biology, chemistry, social studies
1. Introduce the topic of oil pollution and how it affects the global ocean. Make a pie chart to show the actual small percentage of oil (5 percent) that enters the ocean through oil spills. Then discuss oil spills with which students may be familiar, such as the spill off the coast of Rhode Island in January 1996 and the one in Prince William Sound in Alaska in 1989. You may wish to check your library or online sources for magazine and newspaper articles about actual oil spill events, perhaps an incident that occurred close to your region to make the topic more relevant to students.
2. Explain to students that crude oil is taken directly from its rocky source below ground or under the sea. It is often transported in huge tankers across vast distances to oil refineries. There the crude is distilled and refined into many familiar petroleum products. During the distillation process, petroleum is heated to extremely high temperatures to separate it into various components such as gasoline and kerosene. Students may not know that petroleum is used for waxes contained in petroleum jelly, lipstick, and many personal care products. Each of these petroleum products has different chemical characteristics. In general, the molecules that make up oils and waxes adhere to one another and are less dense than water; thus, they float on the water's surface without mixing. However, the currents and wind out on the open ocean cause the oil in an oil spill to spread and travel away from the spill site.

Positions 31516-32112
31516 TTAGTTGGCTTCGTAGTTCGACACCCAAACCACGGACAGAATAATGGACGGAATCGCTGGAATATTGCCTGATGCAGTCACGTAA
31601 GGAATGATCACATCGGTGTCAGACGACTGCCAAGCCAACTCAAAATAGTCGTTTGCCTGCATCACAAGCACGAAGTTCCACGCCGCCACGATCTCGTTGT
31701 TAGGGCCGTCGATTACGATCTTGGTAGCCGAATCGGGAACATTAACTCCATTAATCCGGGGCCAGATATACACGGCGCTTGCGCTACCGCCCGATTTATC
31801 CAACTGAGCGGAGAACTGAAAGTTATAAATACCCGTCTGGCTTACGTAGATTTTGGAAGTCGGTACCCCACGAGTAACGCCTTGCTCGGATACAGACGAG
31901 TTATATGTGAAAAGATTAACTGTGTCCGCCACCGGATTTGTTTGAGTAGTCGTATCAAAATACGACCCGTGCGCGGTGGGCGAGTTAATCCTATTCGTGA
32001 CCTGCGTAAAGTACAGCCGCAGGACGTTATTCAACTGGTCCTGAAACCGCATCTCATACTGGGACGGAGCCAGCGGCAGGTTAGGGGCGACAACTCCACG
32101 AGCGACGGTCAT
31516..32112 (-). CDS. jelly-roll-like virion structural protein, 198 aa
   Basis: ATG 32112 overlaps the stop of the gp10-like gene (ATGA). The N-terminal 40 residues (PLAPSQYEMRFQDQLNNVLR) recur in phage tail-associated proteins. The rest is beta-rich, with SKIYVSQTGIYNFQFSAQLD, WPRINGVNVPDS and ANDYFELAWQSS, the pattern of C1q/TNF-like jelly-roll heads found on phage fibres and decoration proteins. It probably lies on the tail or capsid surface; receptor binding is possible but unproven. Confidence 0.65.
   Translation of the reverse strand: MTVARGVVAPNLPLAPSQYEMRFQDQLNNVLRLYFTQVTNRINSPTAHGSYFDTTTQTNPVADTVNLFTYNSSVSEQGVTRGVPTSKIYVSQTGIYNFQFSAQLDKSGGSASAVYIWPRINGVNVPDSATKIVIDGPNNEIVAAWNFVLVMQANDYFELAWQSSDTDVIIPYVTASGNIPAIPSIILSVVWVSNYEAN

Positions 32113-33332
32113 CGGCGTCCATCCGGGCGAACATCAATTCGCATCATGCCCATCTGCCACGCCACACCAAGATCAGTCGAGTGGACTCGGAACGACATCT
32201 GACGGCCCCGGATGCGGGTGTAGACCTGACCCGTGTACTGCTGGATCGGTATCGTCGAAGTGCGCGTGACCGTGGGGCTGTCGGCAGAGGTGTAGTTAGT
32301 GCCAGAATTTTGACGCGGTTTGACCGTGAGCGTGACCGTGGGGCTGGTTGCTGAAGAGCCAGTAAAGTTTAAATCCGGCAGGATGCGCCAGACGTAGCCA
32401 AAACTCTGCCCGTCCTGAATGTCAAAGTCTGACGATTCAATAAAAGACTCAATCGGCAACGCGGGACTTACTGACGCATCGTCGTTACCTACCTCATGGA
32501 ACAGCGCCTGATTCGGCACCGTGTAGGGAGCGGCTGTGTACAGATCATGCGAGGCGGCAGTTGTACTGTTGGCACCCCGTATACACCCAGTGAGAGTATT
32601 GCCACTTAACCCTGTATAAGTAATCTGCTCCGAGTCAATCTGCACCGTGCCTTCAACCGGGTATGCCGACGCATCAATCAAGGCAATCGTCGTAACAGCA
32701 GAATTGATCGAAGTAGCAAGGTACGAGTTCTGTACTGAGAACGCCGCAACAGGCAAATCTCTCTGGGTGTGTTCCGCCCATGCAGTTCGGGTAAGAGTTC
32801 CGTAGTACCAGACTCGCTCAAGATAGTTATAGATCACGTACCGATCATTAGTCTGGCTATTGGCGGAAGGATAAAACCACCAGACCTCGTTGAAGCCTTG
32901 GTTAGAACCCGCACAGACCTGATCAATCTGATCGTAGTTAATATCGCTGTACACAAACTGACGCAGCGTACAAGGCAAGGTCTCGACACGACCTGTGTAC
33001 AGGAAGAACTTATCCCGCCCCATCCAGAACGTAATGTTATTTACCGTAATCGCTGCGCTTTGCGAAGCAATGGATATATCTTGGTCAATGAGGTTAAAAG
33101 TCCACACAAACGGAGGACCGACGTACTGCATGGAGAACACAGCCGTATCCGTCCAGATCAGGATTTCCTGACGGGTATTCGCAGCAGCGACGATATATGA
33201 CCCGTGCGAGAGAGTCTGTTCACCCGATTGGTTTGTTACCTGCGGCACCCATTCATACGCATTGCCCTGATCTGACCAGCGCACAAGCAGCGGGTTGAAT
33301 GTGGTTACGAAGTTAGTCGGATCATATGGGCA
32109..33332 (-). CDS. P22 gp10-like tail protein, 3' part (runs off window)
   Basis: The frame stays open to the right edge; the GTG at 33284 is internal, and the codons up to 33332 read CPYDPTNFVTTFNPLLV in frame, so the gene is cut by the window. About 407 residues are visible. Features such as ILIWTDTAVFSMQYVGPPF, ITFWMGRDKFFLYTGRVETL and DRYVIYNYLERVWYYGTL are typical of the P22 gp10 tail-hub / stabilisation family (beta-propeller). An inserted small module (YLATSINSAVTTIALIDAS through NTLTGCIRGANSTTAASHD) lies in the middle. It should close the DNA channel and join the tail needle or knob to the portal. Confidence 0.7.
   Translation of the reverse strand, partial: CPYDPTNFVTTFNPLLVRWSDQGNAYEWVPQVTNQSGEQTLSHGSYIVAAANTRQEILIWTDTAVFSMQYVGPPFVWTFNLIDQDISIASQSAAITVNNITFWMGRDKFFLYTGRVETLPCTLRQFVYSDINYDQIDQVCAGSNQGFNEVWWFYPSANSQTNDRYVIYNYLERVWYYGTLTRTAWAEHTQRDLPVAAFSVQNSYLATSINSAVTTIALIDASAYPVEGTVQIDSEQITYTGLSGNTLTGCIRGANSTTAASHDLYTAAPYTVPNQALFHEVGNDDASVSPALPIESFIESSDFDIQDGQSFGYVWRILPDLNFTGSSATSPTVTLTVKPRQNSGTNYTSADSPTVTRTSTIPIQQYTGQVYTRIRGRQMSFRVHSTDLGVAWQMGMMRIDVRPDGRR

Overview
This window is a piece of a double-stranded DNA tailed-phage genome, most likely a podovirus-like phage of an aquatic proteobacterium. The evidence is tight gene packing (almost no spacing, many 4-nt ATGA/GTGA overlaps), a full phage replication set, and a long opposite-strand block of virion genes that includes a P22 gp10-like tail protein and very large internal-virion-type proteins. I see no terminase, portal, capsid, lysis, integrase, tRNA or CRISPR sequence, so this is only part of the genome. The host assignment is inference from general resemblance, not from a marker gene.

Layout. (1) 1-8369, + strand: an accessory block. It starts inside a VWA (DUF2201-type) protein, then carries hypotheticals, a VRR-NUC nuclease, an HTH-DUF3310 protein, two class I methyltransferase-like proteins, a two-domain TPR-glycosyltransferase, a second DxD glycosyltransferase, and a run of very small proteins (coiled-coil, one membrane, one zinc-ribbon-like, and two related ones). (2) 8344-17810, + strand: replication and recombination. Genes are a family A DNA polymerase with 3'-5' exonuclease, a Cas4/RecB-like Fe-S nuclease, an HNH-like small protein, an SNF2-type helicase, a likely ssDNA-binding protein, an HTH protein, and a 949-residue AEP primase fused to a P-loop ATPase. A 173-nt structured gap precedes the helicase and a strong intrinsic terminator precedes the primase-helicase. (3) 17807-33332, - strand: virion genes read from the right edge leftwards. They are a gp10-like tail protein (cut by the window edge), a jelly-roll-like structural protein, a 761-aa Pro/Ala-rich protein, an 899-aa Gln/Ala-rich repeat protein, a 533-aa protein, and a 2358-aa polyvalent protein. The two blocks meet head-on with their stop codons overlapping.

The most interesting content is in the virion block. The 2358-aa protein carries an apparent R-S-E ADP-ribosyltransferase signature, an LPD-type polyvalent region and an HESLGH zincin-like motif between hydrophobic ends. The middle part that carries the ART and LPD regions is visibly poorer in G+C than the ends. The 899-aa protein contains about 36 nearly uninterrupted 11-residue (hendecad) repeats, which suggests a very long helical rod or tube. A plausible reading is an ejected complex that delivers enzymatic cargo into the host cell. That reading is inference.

3. After an initial discussion, hand out Student Page A. In this page students can use problem-solving skills to decide what strategies they would use if they were actually cleaning up an oil spill. They can work in small groups and brainstorm to come up with answers cooperatively.